Call it ConvertMTS or something.  When run, this script will convert any .MTS files in the current directory to .AVI and save the new files in the same directory.   To use the script, navigate to your MTS folder in terminal:

bash /usr/share/myscripts/ConvertMTS

.... Sit back and wait :-)

Thursday, 17 June 2010

How to Play DVDs in Ubuntu Linux

Ubuntu linux comes ready to do many things out of the box, but DVD playback isn't one of them.  However, it's quite easy to enable this feature by following the steps below.

To play DVDs in a movie player like VLC or Totem Movie Player (Ubuntu default) you require a package called libdvdcss2.  You can't get this package directly from the repositories, probably for legal reasons, but it can be downloaded via the libdvdread4 package.

sudo apt-get install libdvdread4

Now run the libdvdcss2 install script:

sudo /usr/share/doc/libdvdread4/

This is all you need to play DVDs....Just open via Totem, VLC, or your favourite movie player.  I had to restart the system before it would take effect.

Monday, 14 June 2010

Guayadeque: Great Linux Music Player

Yeah, we all know about Rhythmbox, Banshee, Exaile and Amarok... some may even be familiar with Helix, MPlayer, and VLC as music players.  None of them quite had what I was looking for in a music player.  In fact, I've been on a mini-quest for a good gnome music player for some time now.  I believe that quest has ended with Guayadeque.

Guayadeque is a simple, well-organised GUI music player for gnome.  It's performs well with large libraries (30,000+ files) and satisfies all my music playing criteria.  Anonbeat, the developer of Guayadeque, is a Gran Canaria native and I believe the project is named for a nature reserve valley on the island.  Features include:

  • Support for mp3, flac, ogg, wma, aac and other common formats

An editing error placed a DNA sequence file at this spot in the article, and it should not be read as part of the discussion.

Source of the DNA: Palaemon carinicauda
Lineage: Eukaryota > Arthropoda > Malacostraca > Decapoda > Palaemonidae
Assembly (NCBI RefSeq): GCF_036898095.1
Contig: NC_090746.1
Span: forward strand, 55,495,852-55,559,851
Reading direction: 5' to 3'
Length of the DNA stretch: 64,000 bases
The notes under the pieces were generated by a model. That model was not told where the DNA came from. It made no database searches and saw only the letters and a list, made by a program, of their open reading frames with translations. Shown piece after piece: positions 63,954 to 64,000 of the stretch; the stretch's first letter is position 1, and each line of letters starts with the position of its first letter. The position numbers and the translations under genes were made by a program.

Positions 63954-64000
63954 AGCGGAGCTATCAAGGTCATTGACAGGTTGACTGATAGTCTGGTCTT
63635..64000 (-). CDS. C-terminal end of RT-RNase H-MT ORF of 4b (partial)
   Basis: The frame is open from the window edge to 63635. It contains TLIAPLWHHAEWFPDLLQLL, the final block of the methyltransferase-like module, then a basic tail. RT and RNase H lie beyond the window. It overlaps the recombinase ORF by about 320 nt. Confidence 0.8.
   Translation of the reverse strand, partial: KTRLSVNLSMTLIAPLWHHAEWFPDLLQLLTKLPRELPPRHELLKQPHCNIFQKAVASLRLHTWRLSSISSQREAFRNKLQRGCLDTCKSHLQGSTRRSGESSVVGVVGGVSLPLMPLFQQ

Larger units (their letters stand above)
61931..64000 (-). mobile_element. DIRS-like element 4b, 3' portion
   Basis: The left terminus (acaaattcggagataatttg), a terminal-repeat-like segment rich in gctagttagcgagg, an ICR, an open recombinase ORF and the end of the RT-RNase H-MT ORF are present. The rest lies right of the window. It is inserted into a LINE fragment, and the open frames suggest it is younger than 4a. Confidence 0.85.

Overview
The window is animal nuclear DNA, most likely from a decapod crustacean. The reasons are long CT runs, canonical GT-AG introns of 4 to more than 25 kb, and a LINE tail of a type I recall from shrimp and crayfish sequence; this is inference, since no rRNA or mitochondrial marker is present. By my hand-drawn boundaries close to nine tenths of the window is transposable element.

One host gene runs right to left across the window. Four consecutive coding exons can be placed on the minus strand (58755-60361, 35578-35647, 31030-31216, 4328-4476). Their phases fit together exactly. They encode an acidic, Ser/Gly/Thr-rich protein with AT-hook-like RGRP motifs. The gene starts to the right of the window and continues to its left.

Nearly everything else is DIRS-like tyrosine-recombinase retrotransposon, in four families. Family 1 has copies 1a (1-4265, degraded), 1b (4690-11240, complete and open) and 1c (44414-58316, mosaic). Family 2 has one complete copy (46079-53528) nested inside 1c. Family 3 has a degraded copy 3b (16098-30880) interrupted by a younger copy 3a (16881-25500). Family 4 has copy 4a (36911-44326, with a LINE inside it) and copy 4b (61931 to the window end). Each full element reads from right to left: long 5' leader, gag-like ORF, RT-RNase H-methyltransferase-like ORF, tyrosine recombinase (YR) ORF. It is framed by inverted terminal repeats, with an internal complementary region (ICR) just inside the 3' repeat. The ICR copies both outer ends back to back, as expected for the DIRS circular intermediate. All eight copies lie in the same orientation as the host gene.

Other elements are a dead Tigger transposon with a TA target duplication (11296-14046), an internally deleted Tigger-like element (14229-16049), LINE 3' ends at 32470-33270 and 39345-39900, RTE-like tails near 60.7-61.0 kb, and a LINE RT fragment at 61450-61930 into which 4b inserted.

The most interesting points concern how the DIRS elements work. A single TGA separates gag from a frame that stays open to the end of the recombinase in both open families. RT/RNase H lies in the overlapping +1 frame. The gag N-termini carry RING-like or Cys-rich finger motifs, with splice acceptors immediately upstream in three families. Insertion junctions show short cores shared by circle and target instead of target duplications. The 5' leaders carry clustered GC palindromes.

• Auto-lyrics pull from or 5 or 6 other sites
  • AudioScrobble compatibility ( and/or
  • Internet radio station support (e.g. Shoutcast)
  • Static/Dynamic playlist
  • Custom label support (in addition to normal tags)
  • Musicbrainz tags
  •  Smart Playlist mode (suggests music based on your style)
  • Minimize to tray/song change alert
  • Automatic album art cover fetching
  • Search functionality
  • Overall easy-to-use gui

You can see more screenshots of Guayadeque here.

Installing Guayadeque

You can install the stable .deb installer package from the Guayadeque homepage (v0.2.5), but there are a few cool features that only exist in the 0.2.6 builds.  To install...

Add the Guayadeque repository:

sudo add-apt-repository ppa:anonbeat/guayadeque
sudo apt-get update
sudo apt-get install guayadeque-svn

Launch from Applications > Sound & Video > Guayadeque!  You can update to new builds using:

cd guayadeque
svn update
sudo make install

Happy listening!

Thursday, 10 June 2010

How To Install Java (JRE) in Ubuntu Linux

Java is an object-oriented programming language developed by Sun.  Java is used by a large number of websites and you will likely require it for an optimal web browsing experience.  Ubuntu doesn't come with Java, but it is incredibly easy to install (note: make sure you have previously enabled the multiverse repository).

A quick search for "sun-java" in Synaptic Package Manager results in the following main packages:

  • sun-java6-bin
  • sun-java6-demo
  • sun-java6-fonts
  • sun-java6-javadb
  • sun-java6-jdk
  • sun-java6-jre
  • sun-java6-plugin
  • sun-java6-source
 If you only require java for your internet experience (99% of users), you only require sun-java6-fontssun-java6-jre, and sun-java6-plugin.  Mark the packages for installation via Synaptic Package Manager or install via terminal:

sudo apt-get install sun-java6-fonts sun-java6-jre sun-java6-plugin

After going through the install prompts, you may verify the install via terminal with the command:

java -version

You should see output that looks something like this:

java version "1.6.0_20"
Java(TM) SE Runtime Environment (build 1.6.0_20-b02)
Java HotSpot(TM) Server VM (build 16.3-b01, mixed mode)

Lastly, you can check that java is working in your favourite internet browser by visiting this test page.  You have now successfully installed java in Ubuntu!

How to Enable Multiverse Repository in Ubuntu